In the American system, the party that controls the legislative does not necessarily control the executive.  If the parliamentary vote of no confidence existed, there would be a real risk that the party controlling Congress might use it in a purely partisan manner to bully an executive of the other party.  The mechanism for resolving the situation would also be complicated.  Since the president is not also the leader of the party that controls Congress, holding new Congressional elections would not resolve the problem because a new slate of Congress would not result in the president being replaced (or in the people giving their own vote of confidence).  Since new Congressional elections would not be a solution, there would have to be a new presidential election.  That might replace the president with someone more amenable to Congress, or not.  It might also result in the re-election of the president whom Congress no-confidenced, leading to exactly the same impasse that caused the vote of no confidence in the first place.  It would also make it impossible for the people to hold Congress accountable for no-confidencing a president whom the people like - in other words, the people could not immediately punish Congress for voting no confidence on a president whom the American people preferred.


That is one of the real problems that resulted in so much opposition in Australia to replacing the Queen with a popularly-elected president.  I took a constitutional law course under Greg Craven back in 2000 and we had some interesting discussions about the subject.  Basically, the entire Australian system of government would have had to change in order for a popularly-elected president to work.  The argument he raised against simply replacing the Queen with a popularly-elected president was that such a president, having her/his own power base separate from parliament, would start to exercise the Head of State's prerogative on legislation to frustrate the prime minister and the party in control of parliament by refusing to consent to legislation for purely partisan reasons, no matter how good or necessary the legislation.  The Queen, as unelected head of state, and by very long-standing tradition, generally does not refuse consent to legislation unless the legislation is really horrible.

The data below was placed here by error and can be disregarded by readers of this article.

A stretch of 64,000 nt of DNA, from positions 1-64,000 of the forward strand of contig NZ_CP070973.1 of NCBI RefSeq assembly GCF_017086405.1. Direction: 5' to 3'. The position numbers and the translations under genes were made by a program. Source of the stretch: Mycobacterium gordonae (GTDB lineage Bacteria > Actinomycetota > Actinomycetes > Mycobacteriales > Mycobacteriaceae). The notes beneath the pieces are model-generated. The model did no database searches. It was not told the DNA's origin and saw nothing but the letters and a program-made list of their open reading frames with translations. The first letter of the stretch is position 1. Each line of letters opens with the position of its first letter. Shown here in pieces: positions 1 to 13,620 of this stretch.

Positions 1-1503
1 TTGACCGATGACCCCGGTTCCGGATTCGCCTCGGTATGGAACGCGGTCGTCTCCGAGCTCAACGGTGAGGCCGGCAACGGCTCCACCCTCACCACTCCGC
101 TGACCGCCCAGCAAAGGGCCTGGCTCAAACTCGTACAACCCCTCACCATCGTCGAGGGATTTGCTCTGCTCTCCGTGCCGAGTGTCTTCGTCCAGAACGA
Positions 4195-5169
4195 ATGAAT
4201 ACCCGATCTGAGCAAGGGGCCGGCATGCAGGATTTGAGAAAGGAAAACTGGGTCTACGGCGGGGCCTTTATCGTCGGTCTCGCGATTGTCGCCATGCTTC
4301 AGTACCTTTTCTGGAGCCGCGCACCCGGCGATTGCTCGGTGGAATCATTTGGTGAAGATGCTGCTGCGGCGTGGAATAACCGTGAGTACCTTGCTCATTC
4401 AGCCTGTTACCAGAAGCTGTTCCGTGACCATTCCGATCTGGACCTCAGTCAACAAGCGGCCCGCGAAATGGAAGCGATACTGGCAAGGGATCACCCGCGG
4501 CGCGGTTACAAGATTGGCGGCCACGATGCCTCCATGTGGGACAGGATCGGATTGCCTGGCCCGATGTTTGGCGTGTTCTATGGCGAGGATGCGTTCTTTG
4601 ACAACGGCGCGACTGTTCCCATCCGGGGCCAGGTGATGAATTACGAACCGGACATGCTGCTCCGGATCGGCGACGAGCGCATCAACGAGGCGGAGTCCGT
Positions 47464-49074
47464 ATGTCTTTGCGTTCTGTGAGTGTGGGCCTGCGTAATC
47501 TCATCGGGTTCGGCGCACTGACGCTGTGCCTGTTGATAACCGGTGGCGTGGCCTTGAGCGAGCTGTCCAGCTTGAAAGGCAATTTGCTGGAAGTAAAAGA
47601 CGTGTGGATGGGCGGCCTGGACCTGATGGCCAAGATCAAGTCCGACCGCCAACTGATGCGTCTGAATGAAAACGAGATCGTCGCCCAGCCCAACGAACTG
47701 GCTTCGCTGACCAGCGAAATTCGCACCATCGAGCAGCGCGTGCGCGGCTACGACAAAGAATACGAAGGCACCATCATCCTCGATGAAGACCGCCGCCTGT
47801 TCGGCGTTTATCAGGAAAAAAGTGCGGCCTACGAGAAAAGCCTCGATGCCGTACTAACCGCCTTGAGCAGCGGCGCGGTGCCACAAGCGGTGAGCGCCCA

« Last Edit: August 04, 2014, 04:56:51 PM by Oceander »

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Re: Is Barack Obama Plotting a Coup? by John Hinderaker
« Reply #6 on: August 04, 2014, 05:01:21 PM »
Don't you have an equivalent to our "Vote of no confidence?" You must have, somewhere, the Founding Fathers were not that foolish and came from a Parliamentary system.

The considered it an it is called the vote.  Since the people approved the Constitution, only they can have a vote of no confidence to throw out politicians.  That kind of vote left to politicians was too dangerous for the framers.  Remember, it was politicians who voted for secession, not the people, and for that reason Lincoln did not accept their "new country."  That same kind of thing could happen if politicians can call for "no confidence."  It called government of the people, by the people, and for the people, at least at one time it was.
Abraham Lincoln:

There is no grievance that is a fit object of redress by mob law.
--January 27, 1838 Lyceum Address

Don't interfere with anything in the Constitution. That must be maintained, for it is the only safeguard of our liberties. And not to Democrats alone do I make this appeal, but to all who love these
great and true principles.
--August 27, 1856 Speech at Kalamazoo, Michigan

Let us then turn this government back into the channel in which the framers of the Constitution originally placed it.
--July 10, 1858 Speech at Chicago